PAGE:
I AM convinced of the truth of the statement which I have heard made by men well trained in literature, who have read a great many plays of Plautus with care and attention: namely, that with regard to the so-called “doubtful” plays they would 1 trust, not the lists of Aelius or Sedigitus or Claudius or Aurelius or Accius or Manilius, but Plautus himself and the characteristic features of his manner and diction. Indeed, this is the criterion which we find Varro using. For in addition to those one and twenty known as “Varronian,” which he set apart from the rest because they were not questioned but by common consent were attributed to Plautus, he accepted also some others, influenced by the style and humour of their language, which was [p. 247] characteristic of Plautus; and although these had already been listed under the names of other poets, he claimed them for Plautus: for example, one that I was recently reading, called The Boeotian woman. For although it is not among those one and twenty and is attributed to Aquilius, still Varro had not the least doubt that it was Plautine, nor will any other habitual reader of Plautus doubt it, even if lie knows only the following verses from that play, which, since they are, to speak in the manner of that famous poet, most Plautine, I recall and have noted down. There a hungry parasite speaks as follows: 2
The gods confound the man who first found outMy master Favorinus too, when I was reading the Nervularia of Plautus, and he had heard this line of the comedy: 3
How to distinguish hours! Confound him, too,
Who in this place set up a sun-dial
To cut and hack my days so wretchedly
Into small portions! When I was a boy,
My belly was my only sun-dial, one more sure,
Truer, and more exact than any of them.
This dial told me when 'twas proper time
To go to dinner, when I had aught to eat;
But nowadays, why even when I have,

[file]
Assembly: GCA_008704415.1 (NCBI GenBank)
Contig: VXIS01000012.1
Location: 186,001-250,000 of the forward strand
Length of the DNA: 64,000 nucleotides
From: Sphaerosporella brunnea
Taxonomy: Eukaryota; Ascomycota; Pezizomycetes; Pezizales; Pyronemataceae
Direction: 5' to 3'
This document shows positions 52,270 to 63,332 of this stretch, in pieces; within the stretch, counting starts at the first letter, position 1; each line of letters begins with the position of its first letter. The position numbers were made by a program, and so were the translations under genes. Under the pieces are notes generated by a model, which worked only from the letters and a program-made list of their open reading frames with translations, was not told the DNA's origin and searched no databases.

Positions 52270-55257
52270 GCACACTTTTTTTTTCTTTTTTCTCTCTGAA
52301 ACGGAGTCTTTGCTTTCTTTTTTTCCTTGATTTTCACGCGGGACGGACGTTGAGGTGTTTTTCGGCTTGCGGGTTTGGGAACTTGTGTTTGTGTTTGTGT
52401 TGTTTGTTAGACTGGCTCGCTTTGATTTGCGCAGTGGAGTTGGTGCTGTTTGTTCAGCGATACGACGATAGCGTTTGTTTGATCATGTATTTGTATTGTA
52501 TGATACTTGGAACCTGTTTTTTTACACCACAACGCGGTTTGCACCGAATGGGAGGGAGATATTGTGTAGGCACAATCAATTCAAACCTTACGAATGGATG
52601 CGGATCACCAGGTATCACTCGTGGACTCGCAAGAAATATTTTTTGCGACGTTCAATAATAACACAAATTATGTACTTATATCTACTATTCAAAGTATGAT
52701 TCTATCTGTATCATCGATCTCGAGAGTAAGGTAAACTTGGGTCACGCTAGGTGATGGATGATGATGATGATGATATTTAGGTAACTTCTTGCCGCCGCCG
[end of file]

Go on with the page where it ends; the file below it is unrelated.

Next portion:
I can't fall to unless the sun gives leave.
The town's so full of these confounded dials
The greatest part of the inhabitants,
Shrunk up with hunger, crawl along the streets.
Old, wheezing, physicky, mere foundered hags[p. 249] delighted with the wit of the archaic words that describe the ugly defects of harlots, cried: “By heaven! just this one verse is enough to convince one that the play is Plautine.” I myself too a little while ago, when reading the Fretum—that is the name of a comedy which some think is not Plautine—had no manner of doubt that it was by Plautus and in fact of all his plays the most authentic. From it I copied these two lines, 4 with the intention of looking up the story of the Arretine oracle: 5
With dry, parched, painted hides, shrivell'd and shrunk,
Now here we have at the great games 6 the Arretine response:Yet Marcus Varro, in the first book of his Comedies of Plautus, 7 quotes these words of Accius: 8 “For not the Twin Panders nor the Slave-ring nor the Old Woman were the work of Plautus, nor were ever the Twice Violated or the Boeotian woman, nor were the Clownish Rustic or the Partners in, Death the work of Titus Maccius.” 9 In that same book of Varro's we are told also that there was another writer of comedies called Plautius. Since his plays bore the title “Plauti,” 10 they were accepted as Plautine, although in fact they were not Plautine by Plautus, but Plautinian by Plautius. [p. 251] Now there are in circulation under the name of Plautus about one hundred and thirty comedies; but that most learned of men Lucius Aelius thought that only twenty-five of them were his. 11 However, there is no doubt that those which do not appear to have been written by Plautus but are attached to his name, were the work of poets of old but were revised and touched up by him, and that is why they savour of the Plautine style. Now Varro and several others have recorded that the Saturio, the Addictus, and a third comedy, the name of which I do not now recall, were written by Plautus in a bakery, when, after losing in trade all the money which he had earned in employments connected with the stage, he had returned penniless to Rome, and to earn a livelihood had hired himself out to a baker, to turn a mill, of the kind which is called a “push-mill.” 12 So too we are told of Naevius that he wrote two plays in prison, the Soothsayer and the Leon, when by reason of his constant abuse and insults aimed at the leading men of the city, after the manner of the Greek poets, he had been imprisoned at Rome by the triumvirs. 13 And afterwards he was set free by the tribunes of the commons, when he had apologized for his offences and the saucy language with which he had previously assailed many men.
I perish if I don't, and if I do, I'm flogged.